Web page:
Bengaluru-based wildlife biologist Gowri Shankar, who has been working with the king cobras for close to two decades, thinks it is a blessing that cobras are revered and worshipped in India. This, he believes, will help conserve the fast-disappearing
Founder-director of Kalinga Centre for Rainforest Ecology (KCRE), Gowri Shankar, has joined hands with Sony BBC Earth’s show ‘King Cobra and I’, as a part of Wild Wild India Anthology. The series has been designed to spread the word about “King Cobra” and Gowri helps builds familiarity around it.
Ahead of the show, which airs on Sony BBC Earth on November 22 at 9 pm, Gowri takes time off to chat with Metrolife about how he developed an interest in snakes, and the challenges involved when shooting the show.
How did you develop an interest in cobras?
I caught my first snake when I was 13. It was during the monsoons and we had built a new house on the outskirts of Bengaluru, near KR Puram. Civilisation would end somewhere near NGEF and KR Puram those days. There was nothing but paddy fields when we started living there. A lot of keelbacks would come into the houses and I would see people killing them. When one of these came into my house, my first instinct was to not kill it. I captured it gently and helped relocate.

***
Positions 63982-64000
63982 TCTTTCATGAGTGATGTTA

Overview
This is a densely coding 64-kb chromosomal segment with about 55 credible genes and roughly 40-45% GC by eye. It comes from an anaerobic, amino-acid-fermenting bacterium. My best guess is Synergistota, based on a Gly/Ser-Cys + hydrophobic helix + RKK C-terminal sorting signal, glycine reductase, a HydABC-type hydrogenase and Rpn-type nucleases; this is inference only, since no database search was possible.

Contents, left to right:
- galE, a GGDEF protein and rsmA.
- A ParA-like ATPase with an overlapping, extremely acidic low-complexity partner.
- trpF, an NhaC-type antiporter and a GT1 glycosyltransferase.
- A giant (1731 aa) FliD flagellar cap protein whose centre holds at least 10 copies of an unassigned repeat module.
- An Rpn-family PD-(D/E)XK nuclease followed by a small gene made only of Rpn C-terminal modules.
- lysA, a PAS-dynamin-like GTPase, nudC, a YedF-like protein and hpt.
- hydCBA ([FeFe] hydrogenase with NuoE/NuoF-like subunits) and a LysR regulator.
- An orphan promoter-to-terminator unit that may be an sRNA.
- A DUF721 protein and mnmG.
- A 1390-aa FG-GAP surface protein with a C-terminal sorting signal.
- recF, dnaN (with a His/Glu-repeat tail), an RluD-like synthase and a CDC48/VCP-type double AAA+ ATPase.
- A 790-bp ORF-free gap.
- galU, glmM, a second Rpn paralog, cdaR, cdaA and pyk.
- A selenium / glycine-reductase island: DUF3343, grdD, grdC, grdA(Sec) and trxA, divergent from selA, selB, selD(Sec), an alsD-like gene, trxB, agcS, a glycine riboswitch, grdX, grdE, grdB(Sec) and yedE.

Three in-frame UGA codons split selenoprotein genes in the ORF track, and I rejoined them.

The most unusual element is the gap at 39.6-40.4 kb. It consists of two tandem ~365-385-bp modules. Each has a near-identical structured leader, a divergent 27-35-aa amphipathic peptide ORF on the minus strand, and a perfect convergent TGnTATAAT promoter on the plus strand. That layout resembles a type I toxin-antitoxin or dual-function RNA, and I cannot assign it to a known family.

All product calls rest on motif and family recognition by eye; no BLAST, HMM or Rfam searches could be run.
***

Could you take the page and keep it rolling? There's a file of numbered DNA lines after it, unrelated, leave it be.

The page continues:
I always wondered why people tried to kill the snakes. Can’t we save them? These questions made me curious and I started to look at it from a different perspective. I simply wanted to do was observe their natural behaviour. However, by the time, I would reach the location the adults would have killed the snake. As I grew older, I became a rebel and grew bolder, I started rescuing them and shouting at people who tried to kill them.
Most think they are deadly. How would you describe these creatures?
I have never found snakes to be deadly. I was always intrigued by them and my curiosity to learn more about them has brought me this far. I find them fascinating, beautiful and enigmatic.
What kind of work has gone into the latest show? What were the challenges involved?
A lot of work has gone into this show. Managing the snakes in captivity and ensuring they were healthy in a new environment was a challenge. There were eight snakes that were kept in captivity for the breeding project. I would take care of them from morning to evening, which involved cleaning the enclosures, feeding and attending to the regular veterinary needs.
Do you think enough is being done to conserve cobras?
In Agumbe, the advantage is that king cobras are revered and not killed. There are several ‘Naga bana’ or sacred groves dedicated to cobras. However, people still need to be educated about the snake itself and the need for its conservation. But, in the rest of the country, the situation is grim. King cobras are killed when spotted. A lot needs to be done if we are to conserve this snake.
Snakes are still worshipped in India. How does the West perceive it?
It is wonderful that in India snakes are revered. They are feared and killed, but seldom hated. In the West, the situation is very different.
Owing to the fact that much of the West is influenced by religions that consider snakes as an incarnation of the devil, their reputation is very low. Snakes are mostly killed as soon as they are spotted.
What has working with snakes taught you?
For as long as I can remember, snakes have been a part of my life and have had a huge influence on my work. Working with snakes has taught me patience, perseverance and presence of mind.